James was eventually sent to an integrated school, and that was when she realized that Black schools were given inadequate supplies for teaching and learning.
“I realized that the books I was using when I was at Lemon Street, the Black school, were the knockoff books that the white schools had sent to the Black school,” James said. “So we were using hand-me-down stuff. And I was accustomed to all Black teachers, then they integrated and I had all white teachers.
“[At the integrated school] I had enough sense to know that I was not up to par, whereas in the Black school, I was top-notch. But when we integrated, I was behind. And it’s because they’re giving you the books they’re [white schools] through with.”
James expanded a bit on what it was like to be Black in the Deep South during Jim Crow. She said she was grateful that she did not have to experience the entirety of Jim Crow life.
“I told my parents if I was born back in those days I would be killed,” James said. “We went on a vacation and we were in Mississippi, and I wanted some water and [the fountains] said ‘colored fountain’ and ‘white fountain.’ Well, the colored fountain was dirty, so I was getting water out the white fountain.
“I thought my dad was about to kill me, he said, ‘do you know that they will hang you and there’s nothing I can do?’ And I’m like, ‘why? They need to clean that fountain, I don’t want to drink that nasty water.’ Daddy said, ‘get your behind in the car and do not get out.’
“And I also remember the movie theater. I didn’t get to go often, but when I did, the Black people had to go in in the side. The seats were all raggedy, and we were upstairs in the back. And the white people, whoever else, went in the front door. And we paid a quarter, I don’t know how much they paid. But now I’m looking and the side door is locked. Everybody goes in the front door. I tell my son, y’all just don’t know what we went through. And I can’t imagine what my parents went through—that was worse than me.”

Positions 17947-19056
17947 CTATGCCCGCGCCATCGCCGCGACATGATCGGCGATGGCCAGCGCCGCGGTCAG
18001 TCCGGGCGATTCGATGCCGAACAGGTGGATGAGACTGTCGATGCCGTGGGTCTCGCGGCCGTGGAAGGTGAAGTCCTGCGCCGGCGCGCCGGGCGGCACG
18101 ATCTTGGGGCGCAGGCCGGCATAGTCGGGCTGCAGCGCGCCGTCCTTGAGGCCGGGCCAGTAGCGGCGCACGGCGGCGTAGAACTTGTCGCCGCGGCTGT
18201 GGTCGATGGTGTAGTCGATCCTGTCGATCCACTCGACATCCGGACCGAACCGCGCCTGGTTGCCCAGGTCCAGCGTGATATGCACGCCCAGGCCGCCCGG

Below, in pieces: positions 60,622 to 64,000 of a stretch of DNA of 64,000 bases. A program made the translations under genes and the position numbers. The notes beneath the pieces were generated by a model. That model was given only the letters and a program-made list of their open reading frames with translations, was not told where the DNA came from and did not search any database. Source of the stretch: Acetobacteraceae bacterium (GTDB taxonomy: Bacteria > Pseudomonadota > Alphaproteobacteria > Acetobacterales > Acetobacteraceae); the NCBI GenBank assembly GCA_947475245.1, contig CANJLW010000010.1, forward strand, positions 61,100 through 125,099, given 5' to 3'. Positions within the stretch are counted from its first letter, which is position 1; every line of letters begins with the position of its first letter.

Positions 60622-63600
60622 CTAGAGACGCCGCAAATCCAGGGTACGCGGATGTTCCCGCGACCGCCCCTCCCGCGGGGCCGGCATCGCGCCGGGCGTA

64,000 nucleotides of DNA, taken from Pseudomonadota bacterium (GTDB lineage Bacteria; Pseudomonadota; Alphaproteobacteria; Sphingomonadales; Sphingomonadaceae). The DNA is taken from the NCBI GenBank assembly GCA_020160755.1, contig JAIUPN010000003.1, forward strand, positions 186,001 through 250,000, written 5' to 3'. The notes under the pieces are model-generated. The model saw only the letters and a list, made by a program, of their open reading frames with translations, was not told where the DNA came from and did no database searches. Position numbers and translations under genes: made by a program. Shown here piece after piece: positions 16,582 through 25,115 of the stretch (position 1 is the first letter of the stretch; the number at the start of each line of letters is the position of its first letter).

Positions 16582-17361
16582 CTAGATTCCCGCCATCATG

James graduated from Marietta High School.
She noticed that when she went back to teach there years later, some of the teachers she had when she attended were still teaching there. James described seeing those teachers and then working alongside them as “funny and a good experience.”
James said that when she first started teaching, there were a handful of Black teachers.
As the years and decades went by, she said that she saw more Black teachers in schools but not in the major subject areas like math, social studies, English, or science. Black teachers were often hired for physical education classes or to be team coaches.
In Marietta, James said she did not see many Black women teaching in STEM.
What did you learn over your 30+ years of teaching?
“I can only speak for me, but I got bolder and wiser,” James said. “I learned that depending on who’s in your class, what position you have, you have to learn how to play the game.”
She said that she sometimes had to deal with difficult parents who could not accept when their child needed improvement.
With regard to difficult parents, she said, “You’re trying to help their kids learn what they need to learn to get out there in the real world, they don’t see that. They see, ‘she’s always made A’s, she gets you and she’s not making the A. What’s wrong with you?’ Not what’s wrong with the child, or why the child didn’t study to pass the test.